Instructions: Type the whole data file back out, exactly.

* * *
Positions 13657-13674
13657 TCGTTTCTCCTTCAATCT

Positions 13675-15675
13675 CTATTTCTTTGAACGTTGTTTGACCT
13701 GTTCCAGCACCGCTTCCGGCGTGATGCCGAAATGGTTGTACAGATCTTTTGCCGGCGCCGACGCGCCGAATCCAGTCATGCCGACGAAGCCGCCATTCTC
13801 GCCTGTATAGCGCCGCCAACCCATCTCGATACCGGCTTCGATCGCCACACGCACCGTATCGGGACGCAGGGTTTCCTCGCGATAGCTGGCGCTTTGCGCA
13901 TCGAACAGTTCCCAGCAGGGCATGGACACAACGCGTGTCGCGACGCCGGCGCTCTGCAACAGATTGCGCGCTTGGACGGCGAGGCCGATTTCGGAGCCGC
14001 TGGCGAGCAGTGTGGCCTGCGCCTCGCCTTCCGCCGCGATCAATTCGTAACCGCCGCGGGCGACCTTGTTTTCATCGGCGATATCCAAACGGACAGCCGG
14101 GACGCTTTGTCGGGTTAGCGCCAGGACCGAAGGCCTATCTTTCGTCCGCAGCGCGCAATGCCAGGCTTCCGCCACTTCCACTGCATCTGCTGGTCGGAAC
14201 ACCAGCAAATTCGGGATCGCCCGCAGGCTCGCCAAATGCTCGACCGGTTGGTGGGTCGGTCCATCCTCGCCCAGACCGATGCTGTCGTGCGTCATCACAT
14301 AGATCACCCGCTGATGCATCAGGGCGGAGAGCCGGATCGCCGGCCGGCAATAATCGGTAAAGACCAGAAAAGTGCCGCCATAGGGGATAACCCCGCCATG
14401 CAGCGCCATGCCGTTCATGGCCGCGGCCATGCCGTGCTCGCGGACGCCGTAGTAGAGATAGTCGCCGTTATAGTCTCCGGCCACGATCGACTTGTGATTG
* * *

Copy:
Positions 13657-13674
13657 TCGTTTCTCCTTCAATCT

Positions 13675-15675
13675 CTATTTCTTTGAACGTTGTTTGACCT
13701 GTTCCAGCACCGCTTCCGGCGTGATGCCGAAATGGTTGTACAGATCTTTTGCCGGCGCCGACGCGCCGAATCCAGTCATGCCGACGAAGCCGCCATTCTC
13801 GCCTGTATAGCGCCGCCAACCCATCTCGATACCGGCTTCGATCGCCACACGCACCGTATCGGGACGCAGGGTTTCCTCGCGATAGCTGGCGCTTTGCGCA
13901 TCGAACAGTTCCCAGCAGGGCATGGACACAACGCGTGTCGCGACGCCGGCGCTCTGCAACAGATTGCGCGCTTGGACGGCGAGGCCGATTTCGGAGCCGC
14001 TGGCGAGCAGTGTGGCCTGCGCCTCGCCTTCCGCCGCGATCAATTCGTAACCGCCGCGGGCGACCTTGTTTTCATCGGCGATATCCAAACGGACAGCCGG
14101 GACGCTTTGTCGGGTTAGCGCCAGGACCGAAGGCCTATCTTTCGTCCGCAGCGCGCAATGCCAGGCTTCCGCCACTTCCACTGCATCTGCTGGTCGGAAC
14201 ACCAGCAAATTCGGGATCGCCCGCAGGCTCGCCAAATGCTCGACCGGTTGGTGGGTCGGTCCATCCTCGCCCAGACCGATGCTGTCGTGCGTCATCACAT
14301 AGATCACCCGCTGATGCATCAGGGCGGAGAGCCGGATCGCCGGCCGGCAATAATCGGTAAAGACCAGAAAAGTGCCGCCATAGGGGATAACCCCGCCATG
14401 CAGCGCCATGCCGTTCATGGCCGCGGCCATGCCGTGCTCGCGGACGCCGTAGTAGAGATAGTCGCCGTTATAGTCTCCGGCCACGATCGACTTGTGATTG